An astonishing 12th-century château, perched on a 120-metre-high peak that follows the exact contours of the rock carved out by the Aveyron river.
Penne lies in the northern part of the Grésigne forest, an hour north of Toulouse.
Its exceptional location has enabled it to play a key role in the history of the Quercy region.
A little history...
During the Albigensian Crusade, it was the focus of bloody wars between the lord of Penne, who rallied to the Cathar heresy, and the followers of Simon IV de Montfort.
Later, during the Hundred Years' War, the fortress was taken in turn by the English and the Routiers.
In 1243, a new treaty claimed Penne from Raymond VII.
But Olivier and Bernard de Penne would not bow to power.
They finally submitted to Alphonse de Poitiers, now Count of Toulouse, who confirmed the privileges of the inhabitants of Penne.
He had the castle refurbished and his county archives moved.
In 1271, on his death, Penne became part of the Crown domain.
In 1365, a Gascon captain named Mongat, acting on behalf of the English, took Penne.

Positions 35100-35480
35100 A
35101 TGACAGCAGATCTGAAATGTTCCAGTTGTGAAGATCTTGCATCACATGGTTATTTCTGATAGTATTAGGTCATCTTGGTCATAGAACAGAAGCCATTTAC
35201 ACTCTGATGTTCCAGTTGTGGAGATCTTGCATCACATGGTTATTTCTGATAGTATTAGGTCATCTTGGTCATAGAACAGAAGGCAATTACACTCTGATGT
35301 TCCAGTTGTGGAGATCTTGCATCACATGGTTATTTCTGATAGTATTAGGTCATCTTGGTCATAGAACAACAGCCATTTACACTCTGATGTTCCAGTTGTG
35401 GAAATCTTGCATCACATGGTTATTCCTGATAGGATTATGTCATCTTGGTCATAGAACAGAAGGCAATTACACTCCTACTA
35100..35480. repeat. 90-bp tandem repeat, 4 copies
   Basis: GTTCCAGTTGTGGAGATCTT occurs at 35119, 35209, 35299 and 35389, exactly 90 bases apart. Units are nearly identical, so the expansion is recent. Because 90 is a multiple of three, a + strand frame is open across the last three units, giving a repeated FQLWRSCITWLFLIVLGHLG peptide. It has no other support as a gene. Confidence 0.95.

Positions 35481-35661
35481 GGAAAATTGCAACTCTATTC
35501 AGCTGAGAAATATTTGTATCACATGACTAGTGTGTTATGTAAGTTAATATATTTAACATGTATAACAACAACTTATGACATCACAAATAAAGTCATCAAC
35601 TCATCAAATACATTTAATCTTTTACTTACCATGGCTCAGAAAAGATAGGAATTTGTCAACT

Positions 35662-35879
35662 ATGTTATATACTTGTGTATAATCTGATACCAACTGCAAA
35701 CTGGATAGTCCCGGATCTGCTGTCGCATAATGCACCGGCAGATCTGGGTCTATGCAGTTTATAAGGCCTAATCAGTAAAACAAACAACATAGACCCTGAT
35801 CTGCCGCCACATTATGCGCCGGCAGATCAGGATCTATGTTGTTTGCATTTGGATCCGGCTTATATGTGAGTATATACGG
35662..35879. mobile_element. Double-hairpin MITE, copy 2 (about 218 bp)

In 1374, Penne was retaken by the French.
In 1384, the English retook the village and held it until 1451.
The castle was dismantled in 1586 and left abandoned for 420 years, until it was acquired in 2006 by an architect, Axel Letellier.
Since 2006, a restoration program has been underway at the initiative of Letellier and his family, with support from the Midi-Pyrénées Regional Council and the Tarn General Council.
The château reopened to the public in June 2010.
It was listed as a historic monument in 1902.
There are 6 churches to visit in Penne, including the church of Saint-Catherine, whose building and belfry were listed as a Monument Historique in 1954.
Also worth seeing are a number of prehistoric megaliths, including at least 1 menhir, 1 cist, 1 alignment and nearly a dozen dolmens.